The Rome Statute establishing the International Criminal Court contains an internal tension: the principle of complementarity. This principle requires the court to admit a case only if the state that has jurisdiction over the crimes involved is unable or unwilling to conduct a genuine investigation or prosecution. Because states increasingly employ non-judicial or quasi-prosecutorial alternatives to criminal prosecution when investigating crimes committed by their nationals, whether the state has conducted a genuine investigation or prosecution is an important question for the Court. How it responds to challenges posed by answering this question will have serious implications for the ICC. The Court must adopt a complementarity test that neither arrogates to itself cases best addressed at the national level, nor abdicates its duty. This article offers such a test, using .ve criteria derived from a test originally proposed to resolve whether a truth and reconciliation commission satis.es a state’s international legal obligations with respect to its nationals’ international humanitarian law violations. It then applies these criteria to three historical test cases to suggest when complementarity should apply. This article concludes that non-prosecutorial alternatives should satisfy complementarity.

Transitional Justice in Iraq: The Iraqi Special Tribunal and the Future of a Nation

Adam M. Smith

Since the fall of his government, there has been little question that a judicial process would decide the .nal disposition of Saddam Hussein and other regime leaders. Many see such a legal process as a key step in the transition to a more open and stable Iraq. However, the lack of debate on this issue is troubling, and the establishment of the Iraqi Special Tribunal re.ects an unjusti.ed reverence for the criminal justice handed down by ad hoc tribunals established following World War II and, more recently, following violence in Rwanda and the Balkans. A review of these post-war courts reveals that they have often failed to impart meaningful justice to defendants or to provide any of their promised wider social bene.ts. This paper argues that Iraq may be better served by drawing inspiration from non-judicial means of addressing past abuses—such as those employed to deal with past regimes in South Africa, Eastern Europe, and Latin America—which may prove more amenable to helping Iraq con.dently emerge from its past and face its future.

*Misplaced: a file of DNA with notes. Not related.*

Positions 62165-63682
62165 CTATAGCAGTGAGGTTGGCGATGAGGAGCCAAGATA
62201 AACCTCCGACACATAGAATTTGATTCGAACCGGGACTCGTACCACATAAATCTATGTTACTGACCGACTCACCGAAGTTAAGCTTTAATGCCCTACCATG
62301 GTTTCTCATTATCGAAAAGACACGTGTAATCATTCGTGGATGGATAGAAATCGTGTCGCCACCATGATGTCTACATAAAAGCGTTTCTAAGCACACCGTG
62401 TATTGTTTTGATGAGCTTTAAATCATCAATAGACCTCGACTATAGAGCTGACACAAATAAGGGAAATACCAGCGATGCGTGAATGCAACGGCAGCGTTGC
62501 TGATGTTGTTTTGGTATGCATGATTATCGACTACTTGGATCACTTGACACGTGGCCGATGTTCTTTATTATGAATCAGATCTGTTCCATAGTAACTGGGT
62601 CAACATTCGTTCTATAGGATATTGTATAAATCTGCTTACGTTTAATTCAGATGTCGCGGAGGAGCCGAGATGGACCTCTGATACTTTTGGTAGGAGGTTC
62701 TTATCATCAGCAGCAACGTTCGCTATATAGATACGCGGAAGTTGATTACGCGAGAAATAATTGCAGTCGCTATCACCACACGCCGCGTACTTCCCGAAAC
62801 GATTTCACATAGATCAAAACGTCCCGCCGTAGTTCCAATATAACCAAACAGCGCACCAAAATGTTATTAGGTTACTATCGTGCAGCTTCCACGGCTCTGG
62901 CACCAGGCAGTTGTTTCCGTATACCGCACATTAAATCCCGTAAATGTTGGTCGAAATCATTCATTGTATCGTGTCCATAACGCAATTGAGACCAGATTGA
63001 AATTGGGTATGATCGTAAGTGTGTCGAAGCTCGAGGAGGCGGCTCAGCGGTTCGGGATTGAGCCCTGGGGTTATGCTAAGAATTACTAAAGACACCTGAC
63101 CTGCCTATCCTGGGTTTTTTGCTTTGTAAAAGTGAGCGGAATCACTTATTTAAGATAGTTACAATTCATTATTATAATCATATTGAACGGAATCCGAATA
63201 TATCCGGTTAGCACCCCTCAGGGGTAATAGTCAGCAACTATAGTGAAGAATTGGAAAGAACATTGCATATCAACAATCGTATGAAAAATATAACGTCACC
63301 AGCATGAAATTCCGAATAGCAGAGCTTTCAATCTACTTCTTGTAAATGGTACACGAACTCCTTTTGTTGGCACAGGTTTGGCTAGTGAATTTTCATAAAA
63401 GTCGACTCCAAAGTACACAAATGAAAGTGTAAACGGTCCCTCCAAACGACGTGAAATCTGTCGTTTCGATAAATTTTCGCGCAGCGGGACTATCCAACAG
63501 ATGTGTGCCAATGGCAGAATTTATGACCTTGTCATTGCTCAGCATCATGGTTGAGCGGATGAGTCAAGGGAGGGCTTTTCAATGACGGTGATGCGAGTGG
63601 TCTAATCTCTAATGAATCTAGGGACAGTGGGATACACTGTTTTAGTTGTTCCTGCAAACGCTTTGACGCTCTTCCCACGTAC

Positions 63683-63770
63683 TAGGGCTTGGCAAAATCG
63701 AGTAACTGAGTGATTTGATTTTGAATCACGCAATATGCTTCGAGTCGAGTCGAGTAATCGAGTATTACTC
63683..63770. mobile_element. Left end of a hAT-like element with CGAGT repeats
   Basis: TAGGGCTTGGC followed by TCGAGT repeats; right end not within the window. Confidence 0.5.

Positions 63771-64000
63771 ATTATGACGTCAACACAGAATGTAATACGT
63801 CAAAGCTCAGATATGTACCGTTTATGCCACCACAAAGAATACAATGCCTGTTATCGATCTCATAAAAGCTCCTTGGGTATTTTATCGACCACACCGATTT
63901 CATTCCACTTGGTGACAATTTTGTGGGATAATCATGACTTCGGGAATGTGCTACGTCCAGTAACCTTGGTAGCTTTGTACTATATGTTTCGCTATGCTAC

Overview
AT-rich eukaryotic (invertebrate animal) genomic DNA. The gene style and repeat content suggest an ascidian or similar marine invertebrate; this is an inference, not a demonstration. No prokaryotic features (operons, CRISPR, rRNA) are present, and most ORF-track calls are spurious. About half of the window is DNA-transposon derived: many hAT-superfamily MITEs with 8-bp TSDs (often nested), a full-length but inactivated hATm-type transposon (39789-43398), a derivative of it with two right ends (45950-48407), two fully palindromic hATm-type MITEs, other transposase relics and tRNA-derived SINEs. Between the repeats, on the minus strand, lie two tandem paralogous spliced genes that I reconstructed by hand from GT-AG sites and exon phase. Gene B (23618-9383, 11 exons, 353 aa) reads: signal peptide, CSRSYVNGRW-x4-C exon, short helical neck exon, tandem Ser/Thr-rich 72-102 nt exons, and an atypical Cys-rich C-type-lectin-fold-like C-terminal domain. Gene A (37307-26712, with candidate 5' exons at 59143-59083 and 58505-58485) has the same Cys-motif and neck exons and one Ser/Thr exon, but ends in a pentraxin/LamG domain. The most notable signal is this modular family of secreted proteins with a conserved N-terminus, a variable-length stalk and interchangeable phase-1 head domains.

Turkey's Role in the Middle East

Joshua W. Walker

The Republic of Turkey’s emergence as a geopolitical and strategic actor in world affairs is not a novel development. Historically, however, attention imparted to Turkey has focused more on its Western orientation and European af.liations than its Middle Eastern connections. This article will attempt to address this imbalance by focusing on Turkey’s growing importance to the Middle East. It will begin with a brief history of Turkey’s relations with its Middle Eastern neighbors, particularly in light of its former dominance as the Ottoman Empire. Second, the article will examine Turkey’s contemporary relations with its neighbors, with special attention paid to the effects of Turkey’s relationship with Israel on its other Muslim neighbors. Third, this article will discuss the impact of recent developments, such as the U.S.-proposed Greater Middle East Initiative, and thus Turkey’s potentially larger regional role. Lastly, this article will argue that recent developments in the Middle East require a rede.nition of Turkish foreign policy and that Turkey’s former tendency to ignore its Middle Eastern neighbors in favor of Western allies is no longer a viable strategy. In conclusion, this article will offer several policy suggestions for how Turkey can implement and coordinate its new role in the Middle East.